War of the Worlds

Monument to the Invasion of Grover’s Mill

It wasn’t just raining – buckets of water dumped from the cold December sky. I was in New Jersey to pick up materials for my mother’s work and after packing up the supplies for the trip home, it was decided to visit a nearby monument.

According to the GPS, it was supposed to be a twenty minute drive and after thirty minutes of only making left turns, I had no idea where in New Jersey I was as the next storm began. The rain beat against the vehicle and the wind howled as I drove slowly along Route 615, also known as Cranbury Road.

“The GPS says it is just ahead,” my mother spoke as I struggled to see through the curtain of water. Thankfully the GPS was correct and I soon was parked at Van Nest Park to wait out the storm. As the rain slowed I could see the monument a short distance away but planned on waiting to see if the storm would quickly pass.

As the rain slowed, I pulled my coat tight and set out on the pathway at the edge of the park. I paused briefly to scan the informational boards which told the story of this place. Arriving at the monument, I splashed through the large puddle in front of it and studied the memorial to an invasion that happened here in 1938. At the bottom of the monument is a family listening to the radio, while just above them is a man – Orson Welles – speaking into a radio microphone. Above the humans is that of a Martian Tripod sent to Earth to conquer it.

This monument was placed on the fiftieth anniversary of a radio broadcast that captured the attention of the American public.

On the evening of October 30, 1938, Orson Welles did a dramatization of H.G. Wells’ War of the Worlds for Mercury Theatre on the Air. The presentation, which was written by Howard Koch, used dramatic radio reports to follow the Martian invasion as the alien cylinder crashed outside Princeton, New Jersey, in the tiny community of Grover’s Mill. How Koch determined the invasion spot was simple: he spread out a map of New Jersey, closed his eyes and placed his pencil down – it landed on the community of Grover’s Mill so that is where the dramatization was set.

This was not the first novel the Mercury Theater on the Air performed and no other had caused an issue with listeners. Like previous dramas, the program had been advertised on the radio and in newspapers, so the public knew it was being performed that evening. It was announced a number of times throughout the program that this was a presentation of the theater.

What exactly happened as Welles told the invasion through radio announcements is still being debated. According to most people who’ve retold the events, massive panic and chaos ensued. Families fled New Jersey, New York City and southeastern Pennsylvania in an attempt to escape the Martians.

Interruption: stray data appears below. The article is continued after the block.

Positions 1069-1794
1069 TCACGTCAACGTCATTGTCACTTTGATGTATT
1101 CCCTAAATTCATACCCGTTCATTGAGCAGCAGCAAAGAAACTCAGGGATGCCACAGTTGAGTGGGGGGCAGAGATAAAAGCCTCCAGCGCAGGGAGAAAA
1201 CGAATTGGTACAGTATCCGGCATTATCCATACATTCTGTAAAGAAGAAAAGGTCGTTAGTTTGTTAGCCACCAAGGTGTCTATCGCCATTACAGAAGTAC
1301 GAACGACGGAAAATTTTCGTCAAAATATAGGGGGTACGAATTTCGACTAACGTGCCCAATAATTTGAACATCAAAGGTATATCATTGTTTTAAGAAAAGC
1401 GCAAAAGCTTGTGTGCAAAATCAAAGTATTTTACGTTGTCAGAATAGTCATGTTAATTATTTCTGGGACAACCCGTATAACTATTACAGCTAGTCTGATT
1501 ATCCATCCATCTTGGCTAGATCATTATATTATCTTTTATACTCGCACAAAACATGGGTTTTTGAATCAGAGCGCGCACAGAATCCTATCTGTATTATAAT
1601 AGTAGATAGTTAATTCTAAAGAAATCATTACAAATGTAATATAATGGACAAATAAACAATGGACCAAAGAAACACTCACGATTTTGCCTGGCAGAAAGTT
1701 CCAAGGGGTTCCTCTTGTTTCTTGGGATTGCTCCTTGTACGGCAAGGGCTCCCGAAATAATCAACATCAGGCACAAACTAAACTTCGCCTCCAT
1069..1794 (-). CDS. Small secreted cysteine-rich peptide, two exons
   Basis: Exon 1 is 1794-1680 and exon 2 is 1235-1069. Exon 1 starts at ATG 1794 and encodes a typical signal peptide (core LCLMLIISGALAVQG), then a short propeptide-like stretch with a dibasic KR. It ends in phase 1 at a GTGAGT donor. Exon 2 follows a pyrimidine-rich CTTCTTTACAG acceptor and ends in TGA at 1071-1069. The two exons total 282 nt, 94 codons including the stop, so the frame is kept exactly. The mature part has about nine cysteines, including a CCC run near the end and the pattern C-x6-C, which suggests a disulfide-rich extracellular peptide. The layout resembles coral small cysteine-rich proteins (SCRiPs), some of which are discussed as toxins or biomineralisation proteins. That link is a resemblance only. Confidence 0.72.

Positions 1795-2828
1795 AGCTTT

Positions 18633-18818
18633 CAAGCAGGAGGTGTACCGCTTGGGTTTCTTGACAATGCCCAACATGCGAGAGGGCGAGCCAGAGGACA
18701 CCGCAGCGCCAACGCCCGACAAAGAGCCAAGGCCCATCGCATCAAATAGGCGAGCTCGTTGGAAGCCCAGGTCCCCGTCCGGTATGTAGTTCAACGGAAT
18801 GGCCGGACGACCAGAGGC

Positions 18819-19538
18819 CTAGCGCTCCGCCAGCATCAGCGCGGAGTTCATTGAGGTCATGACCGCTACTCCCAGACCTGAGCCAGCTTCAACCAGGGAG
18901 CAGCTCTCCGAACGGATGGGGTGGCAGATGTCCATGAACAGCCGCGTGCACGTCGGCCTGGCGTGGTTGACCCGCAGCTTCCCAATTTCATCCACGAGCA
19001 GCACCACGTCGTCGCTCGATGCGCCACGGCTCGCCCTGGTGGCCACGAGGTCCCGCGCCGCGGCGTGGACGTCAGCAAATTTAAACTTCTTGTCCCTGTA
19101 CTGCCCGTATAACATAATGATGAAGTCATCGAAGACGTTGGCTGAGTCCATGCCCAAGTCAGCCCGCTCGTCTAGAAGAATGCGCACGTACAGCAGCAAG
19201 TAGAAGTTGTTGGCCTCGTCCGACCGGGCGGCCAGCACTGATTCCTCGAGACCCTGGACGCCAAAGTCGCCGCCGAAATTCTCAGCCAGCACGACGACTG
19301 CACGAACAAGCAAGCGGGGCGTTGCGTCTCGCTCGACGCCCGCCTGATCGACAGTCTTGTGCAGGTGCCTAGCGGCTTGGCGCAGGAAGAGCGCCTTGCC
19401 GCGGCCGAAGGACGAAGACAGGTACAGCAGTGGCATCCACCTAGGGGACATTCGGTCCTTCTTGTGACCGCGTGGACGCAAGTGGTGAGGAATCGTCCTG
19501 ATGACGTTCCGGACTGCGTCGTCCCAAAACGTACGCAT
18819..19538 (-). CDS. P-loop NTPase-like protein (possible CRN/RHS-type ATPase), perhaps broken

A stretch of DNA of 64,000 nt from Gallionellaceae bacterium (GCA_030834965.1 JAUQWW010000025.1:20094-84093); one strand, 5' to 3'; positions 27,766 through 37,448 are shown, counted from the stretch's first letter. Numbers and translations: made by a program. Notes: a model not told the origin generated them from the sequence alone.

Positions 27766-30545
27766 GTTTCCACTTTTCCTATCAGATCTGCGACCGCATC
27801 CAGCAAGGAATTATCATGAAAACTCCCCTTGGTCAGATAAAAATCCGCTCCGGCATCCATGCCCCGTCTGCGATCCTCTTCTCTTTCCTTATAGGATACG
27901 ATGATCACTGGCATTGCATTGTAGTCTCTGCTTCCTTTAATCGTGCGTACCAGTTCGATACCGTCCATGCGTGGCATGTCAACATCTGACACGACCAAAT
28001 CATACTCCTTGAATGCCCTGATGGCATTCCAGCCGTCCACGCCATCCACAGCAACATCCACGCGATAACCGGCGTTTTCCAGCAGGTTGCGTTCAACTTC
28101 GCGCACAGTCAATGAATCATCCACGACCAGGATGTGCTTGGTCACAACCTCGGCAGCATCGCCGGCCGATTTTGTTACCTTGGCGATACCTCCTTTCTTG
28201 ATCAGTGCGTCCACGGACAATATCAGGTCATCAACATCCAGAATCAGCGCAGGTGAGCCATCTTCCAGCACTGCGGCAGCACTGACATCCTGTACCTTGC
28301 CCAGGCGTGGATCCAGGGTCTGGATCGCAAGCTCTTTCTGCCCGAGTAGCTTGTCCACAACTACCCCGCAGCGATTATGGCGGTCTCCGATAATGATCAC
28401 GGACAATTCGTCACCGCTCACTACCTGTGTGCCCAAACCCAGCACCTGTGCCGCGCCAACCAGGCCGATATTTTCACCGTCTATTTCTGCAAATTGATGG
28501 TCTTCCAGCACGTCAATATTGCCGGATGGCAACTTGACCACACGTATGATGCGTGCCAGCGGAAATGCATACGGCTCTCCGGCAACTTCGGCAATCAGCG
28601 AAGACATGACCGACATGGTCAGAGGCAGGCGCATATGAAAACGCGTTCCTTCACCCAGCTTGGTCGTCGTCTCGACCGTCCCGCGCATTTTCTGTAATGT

However, the question remains how much chaos was created by the program. Public memory recalls thousands fleeing in total chaos. Newspapers from October 31, 1938 all told of the mass panic, so it has to be true – right?

The October 31, 1938 edition of the Altoona Tribune stated residents thought it was too realistic and though it did get a handful of calls, most knew it was s radio dramatization.

Despite these announcements, almost every newspaper reported hundreds of calls coming into police stations and newspaper offices searching for information about the invasion. While I do not believe the panic was as widespread as newspapers made it out to be, I do believe there were people who did panic when they heard the dramatization. There were people who remembered being in traffic in an attempt to flee. I don’t believe they had made it up, so what happened?

The same edition of the Altoona Tribune holds a clue to the thoughts of those who did panic. The article, which was written by Charles Harner and was sent out through the Associated Press, has the following information that was excluded in many articles: “Samuel Tishman, a Riverside Drive resident, declared he and hundreds of others evacuated their homes fearing ‘the city was being bombed.'” The panicked people felt this was not an invasion by Martians, but instead was a fear the United States had been bombed by an enemy power.

1938 saw Nazi Germany forcefully annexing Austria and part of Czechoslovakia known as the Sudetenland in two displays of power. Americans were aware of the power struggle in Europe and were also aware of a Nazi spy ring in America as the case was splashed across the front pages of regional newspapers. Also in the newspapers, Americans were seeing the growing Japanese Empire clashing with both British and American interests in China. With the world at the brink of war, it is possible those who did panic did so not because of Martians but due to believing the world war had begun.

The following day Orson Welles apologized for the realness of the program. The Federal Communication Comission investigated the program and the use of the radio to incite panic.

The world moved past the events of that night and in 1988 the monument for the failed Martian invasion was placed in Grover’s Mill. The rain began to fall harder as I hurried back to the vehicle and began my trip homeward.

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